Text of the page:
I would like to begin by thanking the whistleblower for highlighting the alleged impropriety with regard to procurement policies in public and private hospitals. I would also like to thank RTE for giving this matter the publicity it deserves on "Prime Time". I think any fair-minded taxpayer who is looking in would be sick to the bottom of his or her stomach because of the use of scarce taxpayers' money. Individuals have been getting holidays, e-mails have been exchanged through private accounts, commercially sensitive-----
It is alleged that commercially sensitive information was shared and people were referred to as being "good to know." Funnily enough, the holidays were reimbursed with cash so that there was no traceability. It is amazing and sickening.
I acknowledge and thank Mr. Michael Cullen of Beacon Hospital for coming forward. As the chief executive officer of a private hospital, he is not under a statutory obligation to come forward here today. His presence is appreciated. It is sickening to think that Mr. Cullen's counterpart at St. Vincent's hospital - the chief executive officer of a hospital that is publicly funded by the taxpayer - did not see fit to come to this meeting to answer questions. The comparison between the two is unbelievable. I thank Mr. Cullen for coming forward. While Beacon Hospital is a private hospital, it is funded by the public through private health insurance. We all know that the cost of private health insurance has been increasing significantly in recent years. The alleged impropriety that seems to have been ongoing has been helping to drive up costs. Once again, struggling families who are being put to the pin of their collars to maintain their private health insurance are being left to carry the can.
When did Mr. Cullen become aware of what was happening? Did he make the HSE aware of it? He said the hospital was carrying out an investigation, and I welcome that. I note that he felt he could come forward at today's meeting even though an investigation is being carried out. The authorities at St. Vincent's hospital do not seem to share that perspective. When will this investigation be complete? How much has the alleged impropriety cost the hospital? How will that be reimbursed? Does the Beacon Hospital provide any services for the public sector through procurement or otherwise? As the chief executive officer of a private hospital, does Mr. Cullen believe the sanctions or penalties that are provided for in current company law are sufficiently strong to prevent people from sharing information with competitors during a tendering process?
I welcome Mr. Cullen here this afternoon and thank him for his presentation and for his willingness to answer questions. We are told a dossier was presented to the Minister last September that referenced seven hospitals, which were not named, to my best knowledge. I understand a number of those are taxpayer-funded, while some clearly were not. Could Mr. Cullen advise us whether the Beacon Hospital was one of the hospitals referenced for that investigation, which I understand is being conducted by the Garda Bureau of Fraud Investigation? Were there any earlier indications, prior to the "Prime Time" programme last week, of wrongdoing in respect of procurement practices at the Beacon Hospital?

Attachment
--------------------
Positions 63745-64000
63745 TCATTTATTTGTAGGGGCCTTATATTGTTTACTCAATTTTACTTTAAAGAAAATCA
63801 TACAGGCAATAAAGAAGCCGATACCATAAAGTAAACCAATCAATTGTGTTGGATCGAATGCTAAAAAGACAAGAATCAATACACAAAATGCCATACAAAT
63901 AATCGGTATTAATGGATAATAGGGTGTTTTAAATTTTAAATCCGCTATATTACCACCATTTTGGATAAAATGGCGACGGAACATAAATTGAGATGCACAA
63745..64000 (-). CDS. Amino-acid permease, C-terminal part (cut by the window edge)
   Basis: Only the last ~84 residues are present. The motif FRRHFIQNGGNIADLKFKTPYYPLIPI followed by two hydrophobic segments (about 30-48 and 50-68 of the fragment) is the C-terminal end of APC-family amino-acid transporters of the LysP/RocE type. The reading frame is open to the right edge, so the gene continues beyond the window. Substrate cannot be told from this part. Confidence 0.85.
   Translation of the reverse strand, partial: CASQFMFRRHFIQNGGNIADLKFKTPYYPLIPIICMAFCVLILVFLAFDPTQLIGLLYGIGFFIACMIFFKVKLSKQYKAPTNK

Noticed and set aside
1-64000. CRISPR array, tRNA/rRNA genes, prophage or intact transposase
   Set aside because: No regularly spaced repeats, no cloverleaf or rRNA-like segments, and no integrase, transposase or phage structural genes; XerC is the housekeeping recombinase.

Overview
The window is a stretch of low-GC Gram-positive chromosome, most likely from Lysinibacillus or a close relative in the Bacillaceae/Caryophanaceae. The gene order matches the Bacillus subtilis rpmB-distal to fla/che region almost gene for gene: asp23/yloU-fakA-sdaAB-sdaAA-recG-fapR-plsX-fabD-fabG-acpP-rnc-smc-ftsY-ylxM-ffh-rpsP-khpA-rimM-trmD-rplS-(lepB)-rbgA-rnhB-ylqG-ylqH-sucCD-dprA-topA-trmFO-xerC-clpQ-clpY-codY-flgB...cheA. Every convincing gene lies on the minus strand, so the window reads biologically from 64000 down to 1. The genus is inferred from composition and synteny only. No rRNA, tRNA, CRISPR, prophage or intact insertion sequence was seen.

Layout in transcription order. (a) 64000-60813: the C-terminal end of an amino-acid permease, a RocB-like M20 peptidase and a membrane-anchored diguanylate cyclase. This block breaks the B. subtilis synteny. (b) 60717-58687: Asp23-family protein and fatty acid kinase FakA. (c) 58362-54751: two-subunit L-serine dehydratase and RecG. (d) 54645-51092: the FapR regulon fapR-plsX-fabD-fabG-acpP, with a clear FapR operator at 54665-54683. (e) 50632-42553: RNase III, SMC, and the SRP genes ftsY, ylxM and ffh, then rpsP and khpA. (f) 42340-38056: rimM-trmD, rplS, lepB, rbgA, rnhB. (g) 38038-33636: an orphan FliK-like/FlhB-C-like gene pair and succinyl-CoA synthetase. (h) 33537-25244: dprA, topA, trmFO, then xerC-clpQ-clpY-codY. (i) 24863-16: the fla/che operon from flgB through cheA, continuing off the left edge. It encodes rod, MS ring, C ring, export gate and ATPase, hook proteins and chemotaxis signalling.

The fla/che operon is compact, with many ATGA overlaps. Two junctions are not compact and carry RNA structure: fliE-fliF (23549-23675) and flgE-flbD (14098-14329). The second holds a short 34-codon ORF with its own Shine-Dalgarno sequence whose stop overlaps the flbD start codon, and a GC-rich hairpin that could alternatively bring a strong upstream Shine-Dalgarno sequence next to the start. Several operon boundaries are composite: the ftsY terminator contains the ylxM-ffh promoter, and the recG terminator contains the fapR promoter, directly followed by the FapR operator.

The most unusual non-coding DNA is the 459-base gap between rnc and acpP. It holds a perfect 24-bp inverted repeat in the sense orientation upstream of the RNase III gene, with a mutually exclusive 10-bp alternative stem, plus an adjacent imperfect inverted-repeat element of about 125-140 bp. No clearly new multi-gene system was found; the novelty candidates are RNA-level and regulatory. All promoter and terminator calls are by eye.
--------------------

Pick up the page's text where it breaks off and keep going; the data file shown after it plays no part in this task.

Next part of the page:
I understand that an investigation into these matters is ongoing within the hospital, and I hope externally also, but in terms of the recent programme, which focused on a single supplier, and what he may or may not know at this point in time, will Mr. Cullen confirm to the committee if he will be looking at all procurement and suppliers and not just the entity named in the programme? Will he confirm that his investigation and his co-operation with any external investigation will be holistic in terms of addressing this matter in the round? This is hugely important. I do not believe anyone is of the view that this is isolated to a single supplier. The practices that have been exposed very likely apply in a number of situations.
Mr. Cullen's statement aside, would he accept, given the understandable extent of public anger at what has been witnessed and what has been demonstrated to us across our television screens, that some of the reportage in the media about getting gifts is a very mild way of presenting something that is far more serious? Quite frankly, these are pay-offs, no matter what way one looks at it. It is very serious because, quite clearly, the matters under investigation are not just about pay-offs for favouritism but are about procurements approved for highly inflated costs.
Yes, and that it is, of course, under investigation. Whether one is in the private health business or the public health sector, as are the others before us here today, this is absolutely unacceptable in any shape or form and is a very serious matter. I will conclude on that and I would appreciate Mr. Cullen's responses at the appropriate time.
I join with the Chairman and the other members of the committee in expressing our disappointment, frustration and a certain amount of anger at the non-attendance here this afternoon of management from St. Vincent's hospital, which is absolutely unacceptable. I would like that message to go out in the strongest possible terms from the meeting.